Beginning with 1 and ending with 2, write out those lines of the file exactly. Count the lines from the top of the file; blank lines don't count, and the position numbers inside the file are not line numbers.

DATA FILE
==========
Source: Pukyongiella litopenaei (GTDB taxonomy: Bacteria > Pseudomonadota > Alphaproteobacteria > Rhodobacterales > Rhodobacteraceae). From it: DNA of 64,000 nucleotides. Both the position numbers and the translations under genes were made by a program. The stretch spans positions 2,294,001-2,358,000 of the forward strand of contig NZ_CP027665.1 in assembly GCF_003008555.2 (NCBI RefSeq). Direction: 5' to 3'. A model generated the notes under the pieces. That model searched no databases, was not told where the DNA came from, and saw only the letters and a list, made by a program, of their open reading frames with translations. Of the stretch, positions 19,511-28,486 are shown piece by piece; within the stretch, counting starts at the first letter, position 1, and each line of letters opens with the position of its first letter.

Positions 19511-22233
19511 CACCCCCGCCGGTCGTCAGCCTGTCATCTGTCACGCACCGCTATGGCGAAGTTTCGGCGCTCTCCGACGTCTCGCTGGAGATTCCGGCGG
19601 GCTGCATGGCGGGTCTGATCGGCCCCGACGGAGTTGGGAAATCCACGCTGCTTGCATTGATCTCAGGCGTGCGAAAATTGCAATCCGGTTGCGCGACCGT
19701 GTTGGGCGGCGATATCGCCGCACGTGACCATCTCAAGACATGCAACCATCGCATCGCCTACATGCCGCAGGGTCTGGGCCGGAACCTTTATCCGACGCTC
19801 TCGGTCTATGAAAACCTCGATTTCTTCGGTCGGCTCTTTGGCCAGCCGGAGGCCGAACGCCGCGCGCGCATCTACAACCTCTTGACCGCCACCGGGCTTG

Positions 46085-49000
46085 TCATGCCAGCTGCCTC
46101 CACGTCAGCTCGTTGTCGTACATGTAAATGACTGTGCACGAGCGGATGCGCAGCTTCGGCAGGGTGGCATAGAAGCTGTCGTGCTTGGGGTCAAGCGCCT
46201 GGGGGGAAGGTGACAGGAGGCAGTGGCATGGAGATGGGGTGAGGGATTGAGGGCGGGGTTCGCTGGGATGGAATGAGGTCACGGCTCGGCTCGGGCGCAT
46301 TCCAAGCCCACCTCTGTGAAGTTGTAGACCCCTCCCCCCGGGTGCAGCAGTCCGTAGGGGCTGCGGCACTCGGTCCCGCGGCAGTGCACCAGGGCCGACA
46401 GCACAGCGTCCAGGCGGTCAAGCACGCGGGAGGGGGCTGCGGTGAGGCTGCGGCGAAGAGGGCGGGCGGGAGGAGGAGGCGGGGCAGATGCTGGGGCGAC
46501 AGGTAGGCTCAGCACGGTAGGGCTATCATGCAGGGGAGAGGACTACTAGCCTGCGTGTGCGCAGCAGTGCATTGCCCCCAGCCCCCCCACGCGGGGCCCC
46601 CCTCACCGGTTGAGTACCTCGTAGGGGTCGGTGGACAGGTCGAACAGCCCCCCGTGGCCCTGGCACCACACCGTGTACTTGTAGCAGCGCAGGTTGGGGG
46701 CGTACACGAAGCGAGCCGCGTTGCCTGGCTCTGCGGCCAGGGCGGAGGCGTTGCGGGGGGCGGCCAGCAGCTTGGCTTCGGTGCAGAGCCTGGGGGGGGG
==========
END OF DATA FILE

Source: Pukyongiella litopenaei (GTDB taxonomy: Bacteria > Pseudomonadota > Alphaproteobacteria > Rhodobacterales > Rhodobacteraceae). From it: DNA of 64,000 nucleotides. Both the position numbers and the translations under genes were made by a program. The stretch spans positions 2,294,001-2,358,000 of the forward strand of contig NZ_CP027665.1 in assembly GCF_003008555.2 (NCBI RefSeq). Direction: 5' to 3'. A model generated the notes under the pieces. That model searched no databases, was not told where the DNA came from, and saw only the letters and a list, made by a program, of their open reading frames with translations. Of the stretch, positions 19,511-28,486 are shown piece by piece; within the stretch, counting starts at the first letter, position 1, and each line of letters opens with the position of its first letter.

Positions 19511-22233